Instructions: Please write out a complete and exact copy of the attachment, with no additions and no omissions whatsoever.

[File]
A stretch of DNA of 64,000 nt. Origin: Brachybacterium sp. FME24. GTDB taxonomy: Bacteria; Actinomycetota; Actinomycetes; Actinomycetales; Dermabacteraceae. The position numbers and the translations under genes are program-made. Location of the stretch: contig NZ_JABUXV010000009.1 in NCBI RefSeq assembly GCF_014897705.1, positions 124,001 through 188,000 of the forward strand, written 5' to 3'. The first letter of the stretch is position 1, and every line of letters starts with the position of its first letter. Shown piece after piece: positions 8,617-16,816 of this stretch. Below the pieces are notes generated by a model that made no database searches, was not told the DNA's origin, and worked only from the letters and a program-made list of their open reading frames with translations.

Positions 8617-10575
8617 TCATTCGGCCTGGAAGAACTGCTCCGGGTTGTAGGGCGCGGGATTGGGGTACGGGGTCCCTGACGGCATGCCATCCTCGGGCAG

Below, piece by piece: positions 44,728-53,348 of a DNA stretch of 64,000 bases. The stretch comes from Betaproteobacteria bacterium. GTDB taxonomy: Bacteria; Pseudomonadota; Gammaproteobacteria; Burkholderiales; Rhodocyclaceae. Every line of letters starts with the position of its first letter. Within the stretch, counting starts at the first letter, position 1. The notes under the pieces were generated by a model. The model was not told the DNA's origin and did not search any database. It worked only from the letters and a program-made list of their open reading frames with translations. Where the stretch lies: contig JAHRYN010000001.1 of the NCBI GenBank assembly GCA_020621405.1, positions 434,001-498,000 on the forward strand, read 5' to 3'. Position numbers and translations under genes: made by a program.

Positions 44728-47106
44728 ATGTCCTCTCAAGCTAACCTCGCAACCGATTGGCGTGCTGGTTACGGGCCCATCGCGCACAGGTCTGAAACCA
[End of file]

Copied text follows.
A stretch of DNA of 64,000 nt. Origin: Brachybacterium sp. FME24. GTDB taxonomy: Bacteria; Actinomycetota; Actinomycetes; Actinomycetales; Dermabacteraceae. The position numbers and the translations under genes are program-made. Location of the stretch: contig NZ_JABUXV010000009.1 in NCBI RefSeq assembly GCF_014897705.1, positions 124,001 through 188,000 of the forward strand, written 5' to 3'. The first letter of the stretch is position 1, and every line of letters starts with the position of its first letter. Shown piece after piece: positions 8,617-16,816 of this stretch. Below the pieces are notes generated by a model that made no database searches, was not told the DNA's origin, and worked only from the letters and a program-made list of their open reading frames with translations.

Positions 8617-10575
8617 TCATTCGGCCTGGAAGAACTGCTCCGGGTTGTAGGGCGCGGGATTGGGGTACGGGGTCCCTGACGGCATGCCATCCTCGGGCAG

Below, piece by piece: positions 44,728-53,348 of a DNA stretch of 64,000 bases. The stretch comes from Betaproteobacteria bacterium. GTDB taxonomy: Bacteria; Pseudomonadota; Gammaproteobacteria; Burkholderiales; Rhodocyclaceae. Every line of letters starts with the position of its first letter. Within the stretch, counting starts at the first letter, position 1. The notes under the pieces were generated by a model. The model was not told the DNA's origin and did not search any database. It worked only from the letters and a program-made list of their open reading frames with translations. Where the stretch lies: contig JAHRYN010000001.1 of the NCBI GenBank assembly GCA_020621405.1, positions 434,001-498,000 on the forward strand, read 5' to 3'. Position numbers and translations under genes: made by a program.

Positions 44728-47106
44728 ATGTCCTCTCAAGCTAACCTCGCAACCGATTGGCGTGCTGGTTACGGGCCCATCGCGCACAGGTCTGAAACCA